Who will have a ‘happy’ Diwali this year? Not many, I am afraid

Happy Diwali to those who can still celebrate the festival without feeling any pain and worrying about the future. But barring ruling party politicians, very few are having fun this year

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Sujata Anandan

As I trot out for the first time in months to nearby markets for some Diwali shopping, I realise the usual fun is missing from the season. There are some crowds milling about the shops but there is hardly anything on the shelves, be it garments or grocery stores. Whatever is available in clothes is either outdated or even not worth the pricey labels; in groceries the quality is poor and the freshness is missing. There are just shrugs if you complain, the usual enthusiasm among the salespersons is also missing - indeed many of the familiar and favourite salespersons themselves are missing.

There are other random incidents that tell me this Diwali will be no fun for many more people in the country. A friend who was limping at the airport and got helped by the housekeeping staff to board a cart up to the gate tried to tip the helpful man. Usually, they accepted tips with alacrity but this man refused, "We are not allowed," he told her, "We could be sacked If we are caught. "

Then he added something that shook her up badly “I am not going to give up a 10000 Rupee job for a hundred-Rupee tip. If they kick me out of here, there are no jobs going anywhere else. I have a family to feed.”

Across professions and cities, my sister received the same response from a mobile company executive who came on a home visit to fix her wi-fi. He did hot have change for the cash she handed to him and he suggested he stroll across to the nearby market and get some small change.

“I hope you will not tun away with my change,” she said jokingly but she was taken aback by the seriousness with which he took it,

“Where will I go, Madam? You can always track me back to my company. There are no jobs going and I must earn to eat.”

Then there was this caretaker who found herself without work for months during the Covid crisis – no one would risk employing maids who travelled by public transport and with entire families confined indoors, firstly it was too crowded to add another member to the household and then there were enough free and idle people to take care of any needy individual.


She decided to return to the village and help her brother with his farming. Soon the reasons why she had migrated to the city in search of work in the first place became obvious – even if her labour was free, there was not much return on the crops and not enough to go around for an additional mouth to feed. She is back to the city in search of work that still does not exist.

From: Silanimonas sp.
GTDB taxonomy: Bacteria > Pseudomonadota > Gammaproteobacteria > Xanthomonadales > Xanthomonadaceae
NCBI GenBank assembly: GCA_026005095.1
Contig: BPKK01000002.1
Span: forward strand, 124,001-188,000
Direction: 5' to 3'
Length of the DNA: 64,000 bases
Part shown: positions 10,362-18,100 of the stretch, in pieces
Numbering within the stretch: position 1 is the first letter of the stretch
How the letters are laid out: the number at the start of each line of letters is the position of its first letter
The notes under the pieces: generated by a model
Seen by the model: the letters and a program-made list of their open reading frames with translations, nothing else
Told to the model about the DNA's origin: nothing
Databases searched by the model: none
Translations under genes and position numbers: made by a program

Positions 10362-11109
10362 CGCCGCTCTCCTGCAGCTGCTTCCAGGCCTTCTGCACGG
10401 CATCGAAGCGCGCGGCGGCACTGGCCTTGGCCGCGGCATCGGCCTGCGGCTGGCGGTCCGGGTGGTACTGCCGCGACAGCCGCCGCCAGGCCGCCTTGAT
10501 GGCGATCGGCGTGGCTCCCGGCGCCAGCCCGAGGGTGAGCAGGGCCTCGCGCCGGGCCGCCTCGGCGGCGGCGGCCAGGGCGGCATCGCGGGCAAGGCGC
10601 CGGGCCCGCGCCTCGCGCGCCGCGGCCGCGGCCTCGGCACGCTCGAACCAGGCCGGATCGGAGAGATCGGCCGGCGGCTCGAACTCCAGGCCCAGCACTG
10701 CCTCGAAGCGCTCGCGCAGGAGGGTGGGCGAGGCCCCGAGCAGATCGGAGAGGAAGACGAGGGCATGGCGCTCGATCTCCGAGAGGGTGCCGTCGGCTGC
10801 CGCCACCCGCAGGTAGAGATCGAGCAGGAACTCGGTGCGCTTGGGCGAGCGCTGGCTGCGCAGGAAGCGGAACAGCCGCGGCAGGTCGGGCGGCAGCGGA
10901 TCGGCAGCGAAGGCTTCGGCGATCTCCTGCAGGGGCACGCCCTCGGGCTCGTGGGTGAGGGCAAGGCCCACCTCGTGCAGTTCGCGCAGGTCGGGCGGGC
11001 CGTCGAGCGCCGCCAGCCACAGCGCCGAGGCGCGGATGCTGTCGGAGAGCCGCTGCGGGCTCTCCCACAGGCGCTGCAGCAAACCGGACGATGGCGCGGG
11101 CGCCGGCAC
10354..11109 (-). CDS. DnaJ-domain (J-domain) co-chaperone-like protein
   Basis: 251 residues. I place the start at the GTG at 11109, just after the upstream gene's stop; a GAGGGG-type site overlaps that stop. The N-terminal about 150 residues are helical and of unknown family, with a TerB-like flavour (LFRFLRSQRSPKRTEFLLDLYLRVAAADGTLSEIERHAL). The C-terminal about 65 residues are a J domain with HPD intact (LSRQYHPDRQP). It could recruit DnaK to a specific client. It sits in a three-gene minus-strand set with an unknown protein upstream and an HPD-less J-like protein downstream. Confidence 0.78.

Then there is the case of my middle-class neighbour, who had a happy living tutoring children in the neighbourhood. She lost all but one student during the Covid crisis as mothers forced to sit at home found more time to take up their childrens' homework. So, she decided to supply food to these mothers but it is not a very thriving business because everybody now has time to cook and despite reopenings, most offices have not and lunch still gets cooked at home.

A friend’s son, an MBA who was an executive in an automobile company found himself jobless when the company downsized its staff. Even before the Covid crisis, production was declining as inventories were rising because there were no sales. Then they began working alternate days to save cost on electricity and canteen expenditure for staff. The writing on the wall was thus visible even before the lockdown and when restrictions were lifted the company decided India was not worth the trouble any more. My friend's son decided to go into small business himself and now is burning his soles going door to door to sell his product himself. My friend, who thought she had raised a smart top executive, is agonised seeing him turn himself into a salesman.

So, happy Diwali all for even oil is so expensive this season that friends and neighbours have cut down on their lights by half. Firecracker stalls seem understocked and the usual painters and cleaners are returning disappointed from homes which have neither the resources nor the energy to undertake the usual Diwali renovation this year.

I also notice that among those who have resources to stretch have decided to save funds for their childrens' migration abroad. I know of someone who stopped her son from going abroad for higher studies some years ago. "I know what will happen; he will find a job there, perhaps even an angrezi memsaab will never return. He will be lost to me forever,” she had said. Today it is she who is urging him to migrate.

When I expressed surprise at her changed attitude, she said "Ultimately it is about my son. This is no country for the young. There is no future for him here."

So, happy Diwali, India. In just seven years, we have gone from a relative period of prosperity and affluence to hand to mouth existence fraught with all sorts of comedowns and indignities. I do not know who is happy this Diwali – I have known seasons when businesses might have faced some recession but were generally able to make good on the basics for all classes of society.


This season I see many more people grumble that they just want Diwali to come and go so that they can stop spending and think about how to maximise their earnings and save for future exigencies.

So, in seven short years from a happy Diwali to not such a happy one, the journey has been awful. My hats off to people who can accomplish such reversals without undergoing pain themselves.

May they too have very happy Diwali.

(The writer is Consulting Editor, National Herald, Mumbai. Views are personal)

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